MASTERS MAGAZINE #54

Want to read more of this interview? The summer edition is a fresh cocktail of entrepreneurship and sport. In this edition, several entrepreneurs from the Champions League of business are reviewed. Including Freddy Heineken and hospitality tycoon Richard Caring, whose expanding empire has been called the 'restaurant equivalent of LVMH'. Doing business is top sport, but top sport is also doing business. Take Formula 1: the sport is increasingly developing into an octopus with arms that touch all aspects of our society. Jaap de Groot investigated how millions are converted into billions. Also interviews with gymnast Sanne Wevers, two-star chef Guido Braeken, hotelier Robert-Jan Woltering, designer Maarten Baas and Rico, together with his Naomy. The 'King of Kickboxing' also turns out to be an octopus (with very strong arms): as an entrepreneur he is active in various industries. “When I look back later, I don't want to think 'I wish I had this or that'. I just want to, boom, accelerate, do fun things, enjoy.” Boom, the new MASTERS: enjoy!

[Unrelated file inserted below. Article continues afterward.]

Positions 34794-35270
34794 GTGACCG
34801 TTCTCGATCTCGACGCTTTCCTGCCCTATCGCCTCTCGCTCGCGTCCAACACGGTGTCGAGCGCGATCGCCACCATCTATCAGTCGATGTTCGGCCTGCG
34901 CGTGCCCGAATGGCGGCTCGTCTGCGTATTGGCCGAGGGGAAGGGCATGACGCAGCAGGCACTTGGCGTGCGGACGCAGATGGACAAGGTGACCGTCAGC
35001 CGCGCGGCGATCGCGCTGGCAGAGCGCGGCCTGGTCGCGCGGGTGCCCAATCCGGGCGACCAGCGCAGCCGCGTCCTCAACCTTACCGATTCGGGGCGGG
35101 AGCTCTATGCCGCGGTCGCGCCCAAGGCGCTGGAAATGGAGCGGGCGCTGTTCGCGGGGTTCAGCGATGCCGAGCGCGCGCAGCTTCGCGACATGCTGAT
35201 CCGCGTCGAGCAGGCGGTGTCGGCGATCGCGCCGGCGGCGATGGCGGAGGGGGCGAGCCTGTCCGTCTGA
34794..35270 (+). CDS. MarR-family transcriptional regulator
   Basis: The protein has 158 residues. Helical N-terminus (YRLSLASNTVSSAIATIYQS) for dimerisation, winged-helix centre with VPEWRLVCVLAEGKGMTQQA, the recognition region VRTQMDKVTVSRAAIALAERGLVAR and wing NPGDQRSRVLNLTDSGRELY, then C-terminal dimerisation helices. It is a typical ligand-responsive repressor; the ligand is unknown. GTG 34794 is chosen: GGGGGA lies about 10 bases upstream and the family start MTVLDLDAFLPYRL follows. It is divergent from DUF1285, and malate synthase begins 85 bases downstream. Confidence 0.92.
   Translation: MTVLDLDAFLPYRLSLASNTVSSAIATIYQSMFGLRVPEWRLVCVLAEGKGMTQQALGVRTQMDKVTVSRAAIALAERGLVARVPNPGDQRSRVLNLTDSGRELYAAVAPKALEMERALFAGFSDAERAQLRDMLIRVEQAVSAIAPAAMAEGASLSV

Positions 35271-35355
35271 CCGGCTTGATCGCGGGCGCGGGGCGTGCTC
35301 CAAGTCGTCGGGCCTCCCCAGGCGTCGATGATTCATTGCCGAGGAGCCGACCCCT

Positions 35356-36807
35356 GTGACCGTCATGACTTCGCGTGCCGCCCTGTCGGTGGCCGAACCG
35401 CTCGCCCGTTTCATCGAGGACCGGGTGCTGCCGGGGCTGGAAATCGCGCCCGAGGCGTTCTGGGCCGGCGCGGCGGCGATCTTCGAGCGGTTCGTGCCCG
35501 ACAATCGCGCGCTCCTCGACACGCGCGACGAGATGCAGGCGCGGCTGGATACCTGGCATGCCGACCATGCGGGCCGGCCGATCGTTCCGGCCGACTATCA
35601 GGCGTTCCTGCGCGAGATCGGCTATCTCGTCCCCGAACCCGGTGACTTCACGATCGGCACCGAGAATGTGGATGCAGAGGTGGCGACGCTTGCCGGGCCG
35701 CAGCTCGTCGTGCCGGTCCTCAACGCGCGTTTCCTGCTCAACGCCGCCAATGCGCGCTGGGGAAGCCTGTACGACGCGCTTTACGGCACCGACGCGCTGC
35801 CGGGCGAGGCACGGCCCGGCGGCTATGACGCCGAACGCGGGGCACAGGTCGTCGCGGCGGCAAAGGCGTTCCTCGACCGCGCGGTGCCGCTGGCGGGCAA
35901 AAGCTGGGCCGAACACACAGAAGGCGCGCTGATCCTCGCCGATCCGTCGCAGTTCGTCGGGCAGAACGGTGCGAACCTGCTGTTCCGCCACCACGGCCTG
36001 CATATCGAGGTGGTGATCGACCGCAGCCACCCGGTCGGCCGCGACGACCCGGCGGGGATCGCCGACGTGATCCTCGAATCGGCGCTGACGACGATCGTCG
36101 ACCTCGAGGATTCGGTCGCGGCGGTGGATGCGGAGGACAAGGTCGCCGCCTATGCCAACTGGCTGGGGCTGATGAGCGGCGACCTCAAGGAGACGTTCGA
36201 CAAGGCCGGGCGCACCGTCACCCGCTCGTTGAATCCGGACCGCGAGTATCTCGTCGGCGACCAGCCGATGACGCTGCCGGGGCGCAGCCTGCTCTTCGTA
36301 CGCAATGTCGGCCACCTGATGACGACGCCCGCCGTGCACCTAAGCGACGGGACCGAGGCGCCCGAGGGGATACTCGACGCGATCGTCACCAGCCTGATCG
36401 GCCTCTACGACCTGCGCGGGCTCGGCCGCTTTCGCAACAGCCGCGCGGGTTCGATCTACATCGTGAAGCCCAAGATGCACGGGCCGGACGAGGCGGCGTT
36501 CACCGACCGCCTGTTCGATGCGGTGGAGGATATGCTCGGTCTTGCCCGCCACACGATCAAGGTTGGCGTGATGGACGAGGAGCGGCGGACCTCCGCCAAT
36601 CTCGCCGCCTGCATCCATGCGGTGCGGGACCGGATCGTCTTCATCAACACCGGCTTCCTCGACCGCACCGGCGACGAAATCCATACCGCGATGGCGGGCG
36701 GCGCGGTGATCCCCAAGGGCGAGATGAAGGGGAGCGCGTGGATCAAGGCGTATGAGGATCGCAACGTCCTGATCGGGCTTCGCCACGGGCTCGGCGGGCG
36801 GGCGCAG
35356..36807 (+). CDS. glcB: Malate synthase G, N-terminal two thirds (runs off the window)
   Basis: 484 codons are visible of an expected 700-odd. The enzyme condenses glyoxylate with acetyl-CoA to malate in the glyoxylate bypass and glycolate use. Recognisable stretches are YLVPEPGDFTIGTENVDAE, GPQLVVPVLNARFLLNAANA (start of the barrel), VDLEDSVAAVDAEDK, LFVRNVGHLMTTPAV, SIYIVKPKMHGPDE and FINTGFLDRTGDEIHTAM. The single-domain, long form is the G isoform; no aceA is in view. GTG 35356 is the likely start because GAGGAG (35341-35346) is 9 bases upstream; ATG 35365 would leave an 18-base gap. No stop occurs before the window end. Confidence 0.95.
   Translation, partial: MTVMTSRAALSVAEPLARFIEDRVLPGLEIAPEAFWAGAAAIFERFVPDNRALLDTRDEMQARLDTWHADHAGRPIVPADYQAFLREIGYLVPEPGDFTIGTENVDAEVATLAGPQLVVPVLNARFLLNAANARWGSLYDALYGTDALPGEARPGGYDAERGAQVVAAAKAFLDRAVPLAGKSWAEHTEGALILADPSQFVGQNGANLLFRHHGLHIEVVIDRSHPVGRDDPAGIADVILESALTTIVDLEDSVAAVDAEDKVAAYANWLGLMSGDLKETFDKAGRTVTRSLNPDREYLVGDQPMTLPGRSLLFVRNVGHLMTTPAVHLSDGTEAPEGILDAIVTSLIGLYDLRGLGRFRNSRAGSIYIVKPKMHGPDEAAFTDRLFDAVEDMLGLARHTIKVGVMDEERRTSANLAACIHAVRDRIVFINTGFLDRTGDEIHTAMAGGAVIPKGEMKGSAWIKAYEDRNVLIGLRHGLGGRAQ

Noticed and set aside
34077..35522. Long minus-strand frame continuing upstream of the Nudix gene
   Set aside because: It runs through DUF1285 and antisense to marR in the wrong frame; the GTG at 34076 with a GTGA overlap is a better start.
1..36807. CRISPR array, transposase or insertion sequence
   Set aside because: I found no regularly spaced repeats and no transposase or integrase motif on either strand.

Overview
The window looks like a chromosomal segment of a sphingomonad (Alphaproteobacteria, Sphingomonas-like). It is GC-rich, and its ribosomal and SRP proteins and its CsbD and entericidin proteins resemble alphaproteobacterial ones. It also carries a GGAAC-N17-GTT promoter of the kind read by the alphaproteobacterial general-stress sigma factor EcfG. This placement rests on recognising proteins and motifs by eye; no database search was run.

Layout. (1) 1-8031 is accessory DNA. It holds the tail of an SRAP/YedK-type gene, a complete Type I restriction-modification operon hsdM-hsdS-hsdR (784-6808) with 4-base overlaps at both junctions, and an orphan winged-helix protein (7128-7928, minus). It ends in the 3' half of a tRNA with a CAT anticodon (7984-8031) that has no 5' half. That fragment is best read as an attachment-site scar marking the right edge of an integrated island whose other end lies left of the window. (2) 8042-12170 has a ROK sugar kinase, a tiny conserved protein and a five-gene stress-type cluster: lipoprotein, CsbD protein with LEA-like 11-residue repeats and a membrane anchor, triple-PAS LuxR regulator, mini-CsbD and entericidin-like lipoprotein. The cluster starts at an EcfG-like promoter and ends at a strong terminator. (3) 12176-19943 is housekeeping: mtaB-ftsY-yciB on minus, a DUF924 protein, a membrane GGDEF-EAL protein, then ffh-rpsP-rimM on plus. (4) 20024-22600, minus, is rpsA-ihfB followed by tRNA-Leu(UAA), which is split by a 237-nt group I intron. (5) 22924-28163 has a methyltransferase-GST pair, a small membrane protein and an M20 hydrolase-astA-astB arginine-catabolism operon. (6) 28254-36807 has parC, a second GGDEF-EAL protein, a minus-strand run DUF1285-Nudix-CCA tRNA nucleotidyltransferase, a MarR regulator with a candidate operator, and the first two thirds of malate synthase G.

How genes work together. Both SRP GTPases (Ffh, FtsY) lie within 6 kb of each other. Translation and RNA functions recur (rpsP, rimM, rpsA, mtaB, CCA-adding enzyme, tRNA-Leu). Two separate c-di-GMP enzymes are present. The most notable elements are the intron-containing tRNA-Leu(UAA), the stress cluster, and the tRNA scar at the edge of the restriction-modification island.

Order MASTERS Magazine #54 here